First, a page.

Commentary

Ads Seem Just As Irritating On Mobile Devices

Whenever the public is asked, “Do you like to watch advertising?” I don’t think it is possible to get a majority of people to say “Yes” regardless of the pleasing adjective the poll puts before the word “advertising.”

So if you ask people if they like to see “relevant” advertising, or “interesting” or even “funny” advertising I would guess most of them would still say, no, not especially.  

These stats do change when respondents are given options: Would you rather be beaten with a rubber hose or see relevant advertising? Well, okay, let’s take a look at those ads.

I think the business misundersands. People recognize advertising is here to stay. It is is their obligation, really, to avoid as much of it as they can. It doesn’t mean people hate advertising, per se.

It means they understand that it often shows up when you are enjoying yourself or can’t fend for yourself. So avoiding advertising, when you can, is part of the equilibrium of life in these commercial United States.

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Online advertisements can be particularly annoying because they often seem as long as the content they arrive with, and that’s probably especially irritating on mobile devices because a) you’re paying data charges and b) you may actually be mobile and in no position to ponder the wonders of engagement.

Or the ads just don’t register.

The Q1 Nielsen 2016 Connected Device Report, highlights of which it released as a blog of sorts, cites a survey of consumers that says 35% of smartphone users and 31% of tablet owners don’t remember an ad they’ve seen on their device in the last 30 days. And of course not. It’s not the kind of event you want to remember for your journal, even it’s one damn fine ad.

In the same report, 65% say strongly or somewhat agree that mobile ads are annoying/intrusive.

Only 23% say, in some positive way, that they “don’t mind” the ads. Likewise, 23% find them “helpful/informative.”

That really seems quite positive. I don’t know if 23% of us would honestly say we “don’t mind” our closest associates, or find them to be the kind of folks who know something worth knowing, or are of any real use to them.

We co-exist, with the people around us, and with commercials.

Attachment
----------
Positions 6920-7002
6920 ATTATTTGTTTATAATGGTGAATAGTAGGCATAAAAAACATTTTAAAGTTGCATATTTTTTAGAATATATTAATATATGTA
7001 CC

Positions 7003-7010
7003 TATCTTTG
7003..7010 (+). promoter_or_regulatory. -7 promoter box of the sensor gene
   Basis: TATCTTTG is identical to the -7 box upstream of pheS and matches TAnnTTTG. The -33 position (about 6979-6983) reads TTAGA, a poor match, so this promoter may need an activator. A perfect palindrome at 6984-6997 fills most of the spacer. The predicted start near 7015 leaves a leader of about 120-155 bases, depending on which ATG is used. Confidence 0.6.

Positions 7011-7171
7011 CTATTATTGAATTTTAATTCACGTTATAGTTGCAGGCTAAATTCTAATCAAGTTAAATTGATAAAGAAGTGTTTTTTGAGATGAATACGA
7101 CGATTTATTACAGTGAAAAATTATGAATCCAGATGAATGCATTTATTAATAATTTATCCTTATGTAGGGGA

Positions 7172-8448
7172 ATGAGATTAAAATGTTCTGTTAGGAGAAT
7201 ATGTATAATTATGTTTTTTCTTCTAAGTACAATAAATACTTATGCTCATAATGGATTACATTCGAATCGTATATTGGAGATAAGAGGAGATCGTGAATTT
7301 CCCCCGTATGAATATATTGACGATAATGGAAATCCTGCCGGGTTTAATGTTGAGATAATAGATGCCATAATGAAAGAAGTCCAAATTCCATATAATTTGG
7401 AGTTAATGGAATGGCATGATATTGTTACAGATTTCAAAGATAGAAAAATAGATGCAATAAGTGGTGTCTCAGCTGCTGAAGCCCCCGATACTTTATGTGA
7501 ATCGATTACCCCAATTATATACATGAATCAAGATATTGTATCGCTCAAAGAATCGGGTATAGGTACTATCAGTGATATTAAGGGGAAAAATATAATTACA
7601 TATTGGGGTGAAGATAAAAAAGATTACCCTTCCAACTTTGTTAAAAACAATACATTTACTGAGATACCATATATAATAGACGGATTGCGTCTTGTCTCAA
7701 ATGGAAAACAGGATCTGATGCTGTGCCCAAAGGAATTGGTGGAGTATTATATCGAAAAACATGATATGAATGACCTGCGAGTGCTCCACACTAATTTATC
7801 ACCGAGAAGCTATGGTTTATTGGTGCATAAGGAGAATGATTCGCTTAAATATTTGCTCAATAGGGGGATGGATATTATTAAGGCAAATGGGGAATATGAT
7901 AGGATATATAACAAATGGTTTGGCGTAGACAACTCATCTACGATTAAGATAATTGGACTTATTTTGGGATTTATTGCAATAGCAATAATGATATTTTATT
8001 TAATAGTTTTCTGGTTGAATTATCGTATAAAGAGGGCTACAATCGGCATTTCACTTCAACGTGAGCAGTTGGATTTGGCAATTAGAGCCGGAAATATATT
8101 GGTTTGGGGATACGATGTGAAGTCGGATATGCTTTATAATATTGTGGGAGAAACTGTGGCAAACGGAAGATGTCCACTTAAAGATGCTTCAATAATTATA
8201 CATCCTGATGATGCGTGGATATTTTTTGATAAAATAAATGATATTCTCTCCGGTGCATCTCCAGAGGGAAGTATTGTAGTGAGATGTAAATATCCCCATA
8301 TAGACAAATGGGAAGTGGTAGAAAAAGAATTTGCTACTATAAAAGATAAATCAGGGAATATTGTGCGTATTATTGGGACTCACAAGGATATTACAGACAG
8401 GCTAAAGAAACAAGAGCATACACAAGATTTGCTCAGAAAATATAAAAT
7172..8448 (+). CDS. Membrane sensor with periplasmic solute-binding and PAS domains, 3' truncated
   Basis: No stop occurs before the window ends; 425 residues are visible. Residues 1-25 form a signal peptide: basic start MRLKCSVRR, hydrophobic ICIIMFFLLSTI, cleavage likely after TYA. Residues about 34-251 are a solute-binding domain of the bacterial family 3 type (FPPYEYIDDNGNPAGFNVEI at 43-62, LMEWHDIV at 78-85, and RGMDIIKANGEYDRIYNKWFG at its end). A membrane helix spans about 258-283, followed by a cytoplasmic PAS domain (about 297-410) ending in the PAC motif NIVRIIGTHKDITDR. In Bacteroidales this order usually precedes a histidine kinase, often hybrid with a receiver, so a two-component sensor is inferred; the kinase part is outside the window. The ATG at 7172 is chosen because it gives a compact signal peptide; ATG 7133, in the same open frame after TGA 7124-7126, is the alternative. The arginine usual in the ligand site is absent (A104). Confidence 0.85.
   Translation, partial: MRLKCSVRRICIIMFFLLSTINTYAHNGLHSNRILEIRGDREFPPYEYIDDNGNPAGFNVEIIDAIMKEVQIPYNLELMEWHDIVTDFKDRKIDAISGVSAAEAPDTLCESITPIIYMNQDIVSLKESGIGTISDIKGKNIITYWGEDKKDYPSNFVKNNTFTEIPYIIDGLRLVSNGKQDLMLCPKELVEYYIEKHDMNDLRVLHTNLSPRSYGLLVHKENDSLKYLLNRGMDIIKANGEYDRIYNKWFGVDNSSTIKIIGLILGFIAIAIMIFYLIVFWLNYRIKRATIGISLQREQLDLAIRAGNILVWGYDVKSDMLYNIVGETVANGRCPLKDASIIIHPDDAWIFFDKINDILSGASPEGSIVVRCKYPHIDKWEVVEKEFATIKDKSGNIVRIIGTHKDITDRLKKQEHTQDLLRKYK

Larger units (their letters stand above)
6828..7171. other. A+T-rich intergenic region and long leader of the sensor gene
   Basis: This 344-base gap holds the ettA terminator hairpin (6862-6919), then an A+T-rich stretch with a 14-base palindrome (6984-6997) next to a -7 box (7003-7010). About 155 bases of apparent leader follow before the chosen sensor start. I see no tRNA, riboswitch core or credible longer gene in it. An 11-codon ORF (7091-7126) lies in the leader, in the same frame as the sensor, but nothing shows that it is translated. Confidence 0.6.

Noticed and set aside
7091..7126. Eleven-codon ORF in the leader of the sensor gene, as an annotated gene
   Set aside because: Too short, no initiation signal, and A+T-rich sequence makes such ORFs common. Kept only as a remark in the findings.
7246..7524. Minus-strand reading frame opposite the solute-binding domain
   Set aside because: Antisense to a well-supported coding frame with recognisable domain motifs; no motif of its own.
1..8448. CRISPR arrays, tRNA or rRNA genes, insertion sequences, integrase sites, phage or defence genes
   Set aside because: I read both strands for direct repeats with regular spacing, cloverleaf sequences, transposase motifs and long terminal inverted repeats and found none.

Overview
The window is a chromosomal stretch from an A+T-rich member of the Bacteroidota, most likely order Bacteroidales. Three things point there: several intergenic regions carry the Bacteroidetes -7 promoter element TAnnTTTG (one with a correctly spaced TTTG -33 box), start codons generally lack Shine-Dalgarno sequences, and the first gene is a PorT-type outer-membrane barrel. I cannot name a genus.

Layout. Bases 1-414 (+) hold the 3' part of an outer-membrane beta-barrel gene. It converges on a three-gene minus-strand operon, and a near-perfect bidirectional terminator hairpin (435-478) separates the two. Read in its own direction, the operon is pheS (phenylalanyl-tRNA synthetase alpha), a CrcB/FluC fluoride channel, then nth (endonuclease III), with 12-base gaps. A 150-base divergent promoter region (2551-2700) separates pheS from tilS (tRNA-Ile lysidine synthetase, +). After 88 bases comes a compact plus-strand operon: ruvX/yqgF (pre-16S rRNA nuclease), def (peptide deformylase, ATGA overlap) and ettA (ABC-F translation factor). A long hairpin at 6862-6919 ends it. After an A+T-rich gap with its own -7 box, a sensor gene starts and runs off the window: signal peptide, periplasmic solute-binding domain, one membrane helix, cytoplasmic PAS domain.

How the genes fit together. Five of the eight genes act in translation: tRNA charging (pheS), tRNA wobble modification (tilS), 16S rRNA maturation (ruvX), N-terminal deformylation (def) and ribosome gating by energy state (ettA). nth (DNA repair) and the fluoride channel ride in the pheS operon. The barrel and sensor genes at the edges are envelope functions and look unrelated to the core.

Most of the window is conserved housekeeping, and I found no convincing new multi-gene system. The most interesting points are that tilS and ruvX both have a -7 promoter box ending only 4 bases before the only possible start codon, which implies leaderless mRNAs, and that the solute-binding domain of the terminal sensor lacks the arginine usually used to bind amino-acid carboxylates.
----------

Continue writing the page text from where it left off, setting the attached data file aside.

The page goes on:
Make the best of it, people.

Look on the bright side. As Nielsen points out, “Five percent of tablet users find the ads more interesting than other types of ads, compared to just 3% of mobile consumers. The win for advertisers? Fifteen percent say that if there was an offer attached to the ad, they’d be much more likely to take action.”

In other words, bribery.

The good news in the Nielsen study is that virtually everybody has a smartphone or tablet or both. Mobile connected devices are in more than 90% of all U.S. households, and they are used equally by men and women. The bad news are all the stats above, if you happen to believe that a smartphone or tablet should have ads that are more agreeable. That’s not happening.

CBS research chief David Poltrack, among others, has noted that devices do have a plus for networks: Because people use mobile devices while they watch TV, it’s possible they’re at least hearing the TV commercials while otherwise engaged. Sometimes that TV message will get across.

That seems likely true, and a pretty pathetic selling point for TV.

The new connected report says while watching TV, 59% of tablet users say they are surfing the Web; 57% say they check email; 49% say they go to Facebook; and 48% play games. But 36% also use TV time to shop online and 20% look for deals. There are similar but lower numbers for smartphone users.

All those distractions from TV ads lead to the conclusion that people will flat out ignore TV ads. But they despise and instantly forget mobile ads.

So pick your poison.

pj@mediapost.com

1 comment about "Ads Seem Just As Irritating On Mobile Devices".
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  1. Ed Papazian from Media Dynamics Inc, June 13, 2016 at 3:57 p.m.

    I'd be much more impressed if Nielsen took a representative set of ads that appeared in each of the venues and measured their recall and motivating power, then showed us how they performed, on average. The study, as reported, is basically worthless.

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